“Geovision”, SK Telecom’s (SKT) newest innovation, is Korea’s first ever LBS-based corporate business platform. Like Mr. Kim and many other budding entrepreneurs, the marketing platform for commercial area analysis provides them leverage on their business strategies. Many credit card holders are actually unwitting users of Geovision, which analyzes the patterns of credit card use and send card holders text messages recommending them stores nearby based on their preferences.
Geovision integrates map services with the vastest amount of databases, held by Geovision partners from nine different sectors namely SKT, Hyundai Card, SK Marketing & Company, SundoSoft, Real estate 114 and Ilmsoft. Providing innovative management support services like customer management, marketing activities and analyses of commercial areas can help companies save time, enhance work efficiency and make prompt and accurate business decisions. Geovision plays a vital role in SKT’s much-touted service platform, API (Application Programming Interface). Previous efforts to unlock API were largely based on business-to-consumer approach (B2C) while Geovision, based on the B2B approach, takes the credit for laying the foundation for API’s availability to anyone who wants to start his own business. Internationally, LBS-based business services have been a must-have tool for corporate management. In Japan, backed by diverse government policies, LBS-based business services have played a pivotal role in business marketing and sales activities. Numerous global giants like Google, Apple and Twitter are intent on launching location-based services for business.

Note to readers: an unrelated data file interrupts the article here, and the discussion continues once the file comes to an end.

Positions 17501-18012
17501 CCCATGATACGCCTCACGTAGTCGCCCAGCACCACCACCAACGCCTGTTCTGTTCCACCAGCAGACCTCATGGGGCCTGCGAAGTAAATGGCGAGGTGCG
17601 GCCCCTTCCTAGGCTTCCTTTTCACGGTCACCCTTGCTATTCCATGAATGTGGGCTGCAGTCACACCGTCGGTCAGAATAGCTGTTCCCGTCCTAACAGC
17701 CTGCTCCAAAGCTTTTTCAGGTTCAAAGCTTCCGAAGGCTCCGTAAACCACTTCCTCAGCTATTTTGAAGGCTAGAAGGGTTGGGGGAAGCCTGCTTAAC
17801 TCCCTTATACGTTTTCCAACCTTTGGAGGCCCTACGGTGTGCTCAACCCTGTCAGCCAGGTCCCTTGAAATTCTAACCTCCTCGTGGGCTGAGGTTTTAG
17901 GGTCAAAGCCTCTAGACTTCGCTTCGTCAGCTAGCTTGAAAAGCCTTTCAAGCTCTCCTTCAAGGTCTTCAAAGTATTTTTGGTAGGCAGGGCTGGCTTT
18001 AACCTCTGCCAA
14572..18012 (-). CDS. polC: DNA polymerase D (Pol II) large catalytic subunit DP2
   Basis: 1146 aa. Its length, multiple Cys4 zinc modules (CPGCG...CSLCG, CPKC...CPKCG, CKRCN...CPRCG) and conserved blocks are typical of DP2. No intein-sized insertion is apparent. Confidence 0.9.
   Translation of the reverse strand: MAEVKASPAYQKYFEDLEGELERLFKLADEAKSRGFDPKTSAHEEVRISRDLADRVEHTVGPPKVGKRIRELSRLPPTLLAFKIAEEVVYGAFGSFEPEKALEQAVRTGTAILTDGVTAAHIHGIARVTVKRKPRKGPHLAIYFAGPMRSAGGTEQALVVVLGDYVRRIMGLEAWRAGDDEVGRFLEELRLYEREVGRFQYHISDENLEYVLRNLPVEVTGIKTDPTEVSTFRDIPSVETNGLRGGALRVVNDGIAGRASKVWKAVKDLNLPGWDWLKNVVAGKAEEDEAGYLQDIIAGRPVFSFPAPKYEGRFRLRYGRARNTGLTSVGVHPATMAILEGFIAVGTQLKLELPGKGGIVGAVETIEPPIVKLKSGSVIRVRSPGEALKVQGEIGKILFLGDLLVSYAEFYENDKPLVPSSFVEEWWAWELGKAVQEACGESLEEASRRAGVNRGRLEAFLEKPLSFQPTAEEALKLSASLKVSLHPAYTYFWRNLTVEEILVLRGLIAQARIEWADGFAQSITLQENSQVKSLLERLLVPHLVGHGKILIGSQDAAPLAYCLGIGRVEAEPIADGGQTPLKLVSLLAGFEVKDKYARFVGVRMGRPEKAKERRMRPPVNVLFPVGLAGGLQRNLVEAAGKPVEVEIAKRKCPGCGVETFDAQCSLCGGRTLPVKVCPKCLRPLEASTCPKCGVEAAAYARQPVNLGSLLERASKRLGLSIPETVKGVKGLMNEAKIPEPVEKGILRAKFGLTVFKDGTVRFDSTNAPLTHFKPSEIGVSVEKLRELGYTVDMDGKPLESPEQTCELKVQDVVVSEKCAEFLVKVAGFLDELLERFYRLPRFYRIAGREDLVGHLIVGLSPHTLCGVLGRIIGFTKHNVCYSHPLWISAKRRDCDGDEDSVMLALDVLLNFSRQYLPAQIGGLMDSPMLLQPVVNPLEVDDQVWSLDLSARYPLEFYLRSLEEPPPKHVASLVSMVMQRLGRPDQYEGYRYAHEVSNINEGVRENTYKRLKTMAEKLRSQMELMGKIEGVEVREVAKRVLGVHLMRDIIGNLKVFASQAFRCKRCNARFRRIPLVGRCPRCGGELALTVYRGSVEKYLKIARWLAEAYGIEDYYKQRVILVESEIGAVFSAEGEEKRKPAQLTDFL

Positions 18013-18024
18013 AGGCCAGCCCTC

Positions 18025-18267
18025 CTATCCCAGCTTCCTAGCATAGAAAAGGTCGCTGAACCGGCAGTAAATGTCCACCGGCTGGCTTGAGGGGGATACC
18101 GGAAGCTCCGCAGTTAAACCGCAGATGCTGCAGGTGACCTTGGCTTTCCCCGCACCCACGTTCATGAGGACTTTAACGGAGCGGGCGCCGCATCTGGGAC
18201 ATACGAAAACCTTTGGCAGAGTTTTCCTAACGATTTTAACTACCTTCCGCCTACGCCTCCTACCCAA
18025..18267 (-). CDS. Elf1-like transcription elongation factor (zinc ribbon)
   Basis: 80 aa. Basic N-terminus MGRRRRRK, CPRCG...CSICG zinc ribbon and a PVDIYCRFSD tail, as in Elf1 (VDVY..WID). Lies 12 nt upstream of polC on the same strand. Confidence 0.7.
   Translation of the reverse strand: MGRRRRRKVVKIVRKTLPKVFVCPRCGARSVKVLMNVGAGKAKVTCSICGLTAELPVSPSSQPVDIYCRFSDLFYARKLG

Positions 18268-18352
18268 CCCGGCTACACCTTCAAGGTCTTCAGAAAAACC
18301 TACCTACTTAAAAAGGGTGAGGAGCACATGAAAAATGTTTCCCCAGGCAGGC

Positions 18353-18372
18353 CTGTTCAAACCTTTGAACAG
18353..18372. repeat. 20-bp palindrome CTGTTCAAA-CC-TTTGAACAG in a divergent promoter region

Unbridled Access to Information on How 2.6 Million People Spend Money
Standing at the center of Myeongdong, once a smartphone user touches an app icon on the screen, relevant maps pop up. As his fingertip taps a specific area, a year’s worth of sales by a business sector appears on the screen. Even sales information during a certain time period is available. Moreover, he learns that between seven to eight in the evening, female office workers in their twenties and thirties, with strong spending ability crisscross the area the most.